PLANTAR FASCIITIS

The Plantar Fascia is a thick, dense, band of connective tissue that helps stabilize the foot and create its arches. It is anchored to the heel and runs forward to attach to all the toes, but most specifically to the big toe.  If you pull up on your big toe, you will probably be able to feel a cable-like band of tissue on the bottom of the foot.  This is the Plantar Fascia.

As mechanical stress is put on the foot during the gait cycle (man was not designed for concrete), the arch repeatedly flattens out. The collagen fibers that make up the thick, tendon-like, tissue on the bottom of the foot is under continual tensile stress as the Plantar Fascia pulls at its attachment points —- the base of the big toe, but more particularly, the heel.

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Notice the bone spur (circled). Please realize that heel spurs do not cause pain. I repeat, a heel spur is not what is making your heel hurt to the point you are ready to have some back alley pseudo surgeon amputate your foot, because a peg would have to hurt far less! Bone grows in response to mechanical stress, and this Plantar Fascia has been stressed to the max -- thus causing the stressed portion of the bone to grow. Thus, a spur. When you get off of your feet, it feels good because you take the pressure off of the Plantar Fascia and it actually starts the healing process. However, each time that you get back up on your feet, you create micro-tears where the Plantar Fascia attaches to the calcaneus (heel). It is a constant cycle of micro-tears, adhesion --- micro-tears, adhesion. The result? Chronic Pain.

Notice the heel spur on the x-ray above.   CRITICAL POINT: Heel spurs do not cause pain. I repeat, a heel spur is not what is making your heel hurt to the point you are ready to have some back alley pseudo surgeon amputate your foot, because a peg would have to hurt far less!  Bone grows in response to mechanical stresses placed on it, and scarred Plantar Fasciae become incredibly tight, which in turn places inordinate amounts of  stress at its attachment point (heel).  This causes the stressed portion of the bone to grow. Thus, a spur.  When you get off of your feet, it feels good because you take the pressure off of the Plantar Fascia and it actually starts the healing process. However, each and every time that you get back up on your feet, you create micro-tears where the Plantar Fascia attaches to the calcaneus (heel). It is a constant cycle of micro-tears, adhesion — micro-tears, adhesion. The result? Chronic Pain.

Plantar Fasciitis is ridiculously simple to diagnose. If you have first-step-in-the-morning pain…….you’ve got it. The traditional medical approach offers us things like X-rays to tell us whether or not a heel spur is present (even though doctors have known for decades that heel spurs do not cause pain), anti-inflammation medications, cortico-steroid injections, platelet-injection-therapy, artho-tripsy and even surgery. We offer a better approach.

  • Scar tissue treatment to the plantar fascia along with specialized stretches: Stretching programs often fail because the scar tissue and calcification in the thick plantar fascia is not broken up first (see FASCIAL ADHESIONS).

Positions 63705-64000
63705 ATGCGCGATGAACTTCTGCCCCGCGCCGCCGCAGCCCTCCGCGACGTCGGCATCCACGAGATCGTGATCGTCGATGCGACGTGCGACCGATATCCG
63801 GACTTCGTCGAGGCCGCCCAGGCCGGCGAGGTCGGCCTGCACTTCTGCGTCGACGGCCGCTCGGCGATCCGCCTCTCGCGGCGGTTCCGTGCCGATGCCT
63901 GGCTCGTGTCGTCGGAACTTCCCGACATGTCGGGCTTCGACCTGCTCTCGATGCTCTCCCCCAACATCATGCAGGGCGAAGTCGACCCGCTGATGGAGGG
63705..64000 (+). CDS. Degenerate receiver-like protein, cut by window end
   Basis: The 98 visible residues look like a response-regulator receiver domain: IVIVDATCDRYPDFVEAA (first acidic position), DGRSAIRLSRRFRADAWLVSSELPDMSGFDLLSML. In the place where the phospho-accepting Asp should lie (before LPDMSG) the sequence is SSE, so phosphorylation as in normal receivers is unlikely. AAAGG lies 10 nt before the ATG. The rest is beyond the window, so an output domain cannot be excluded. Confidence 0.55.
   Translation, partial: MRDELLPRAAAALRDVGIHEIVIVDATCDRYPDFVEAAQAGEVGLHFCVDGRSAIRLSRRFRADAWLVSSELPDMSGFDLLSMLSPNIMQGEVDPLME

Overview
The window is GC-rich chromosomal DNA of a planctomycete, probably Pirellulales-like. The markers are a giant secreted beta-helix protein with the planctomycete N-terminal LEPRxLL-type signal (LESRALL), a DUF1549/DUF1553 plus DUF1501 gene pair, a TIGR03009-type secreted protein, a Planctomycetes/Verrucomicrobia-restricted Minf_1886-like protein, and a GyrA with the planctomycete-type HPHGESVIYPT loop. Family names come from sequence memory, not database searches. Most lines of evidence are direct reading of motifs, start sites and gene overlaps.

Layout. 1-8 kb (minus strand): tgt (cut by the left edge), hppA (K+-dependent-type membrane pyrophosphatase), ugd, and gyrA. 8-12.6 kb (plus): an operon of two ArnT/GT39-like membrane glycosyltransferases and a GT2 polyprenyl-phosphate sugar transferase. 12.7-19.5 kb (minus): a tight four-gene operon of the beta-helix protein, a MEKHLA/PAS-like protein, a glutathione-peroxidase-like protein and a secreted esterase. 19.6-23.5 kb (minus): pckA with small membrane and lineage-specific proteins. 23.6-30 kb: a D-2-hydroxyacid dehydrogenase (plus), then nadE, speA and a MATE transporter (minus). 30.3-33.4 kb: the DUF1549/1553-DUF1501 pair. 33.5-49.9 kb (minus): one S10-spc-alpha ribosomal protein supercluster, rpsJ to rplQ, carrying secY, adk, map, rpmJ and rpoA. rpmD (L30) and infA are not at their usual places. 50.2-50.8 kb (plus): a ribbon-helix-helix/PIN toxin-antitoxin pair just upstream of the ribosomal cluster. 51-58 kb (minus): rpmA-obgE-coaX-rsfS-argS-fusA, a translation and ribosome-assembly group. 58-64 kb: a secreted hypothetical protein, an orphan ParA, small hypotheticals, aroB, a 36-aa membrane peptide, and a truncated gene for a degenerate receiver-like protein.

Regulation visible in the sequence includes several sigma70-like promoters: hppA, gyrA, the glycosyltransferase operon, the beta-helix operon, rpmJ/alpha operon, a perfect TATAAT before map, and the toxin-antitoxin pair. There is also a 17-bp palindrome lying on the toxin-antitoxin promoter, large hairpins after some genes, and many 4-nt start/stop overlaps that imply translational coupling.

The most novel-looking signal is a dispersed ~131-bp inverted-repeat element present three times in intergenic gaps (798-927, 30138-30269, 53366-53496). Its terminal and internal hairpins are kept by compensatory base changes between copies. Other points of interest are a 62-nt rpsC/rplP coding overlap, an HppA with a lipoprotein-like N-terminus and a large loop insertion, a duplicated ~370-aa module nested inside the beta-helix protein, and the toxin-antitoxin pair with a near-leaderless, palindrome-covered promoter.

• Specific adjustments to the feet: There are more bones in one foot than in the entire spine. When these bones do not move freely in relationship to each other, the result is a continuation of the cycle of pain, dysfunction, and DEGENERATION.
  • A good orthotic: All orthotics are not created equal! A good orthotic that is both flexible and rigid. We carry generic orthotics that will work well for many people (under 50 bucks). For certain types of feet (particularly very high or very fallen arches), you will almost certainly require a custom orthotic.   We recommend custom orthotics by XTREME FOOTWERKS of Idaho Springs, CO.  Proper orthotics help take pressure off of the plantar fascia by essentially becoming the arch.

For more information, visit our PATIENT TESTIMONIAL PAGE.  I also have a more comprehensive page on PLANTAR FASCIITIS.

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3 responses to “PLANTAR FASCIITIS

  1. Jacqueline

    Andy, my foot pain sound exactly like yours and I’ve tried all the same treatments with not much luck, going on for four years now. Have you had any success since posting this last May?

  2. Andy Plant

    Hi

    I am a 47 year old male who has lead a healthy and active life, participating in a variety of aerobic and anaerobic sports and past times. I currently cycle around sixty miles per week with no foot pain.

    I have had, what was diagnosed as plantar fasciitis, for over six years. The pain is never first thing in the morning and never near the heel. It is always on the arch of the right foot on the left side and usually only occurs after walking a few hundred yards but is then constant.

    This condition is getting worse rather than better. I have spent a fortune on podiatrists, soft tissue therapists, chiropractors and physiotherapists; all of whom have started by recommending a range of stretching exercises, given a range of manipulation and claimed that their methods would conquer the problem. I’ve also constantly worn orthotics for years. In the last four years I’ve also developed a pain at the base of my big toe in the same foot.

    I also have had well controlled type 1 diabetes for 40 years.

    Any good advice would be greatly appreciated.

    Regards

    Andy

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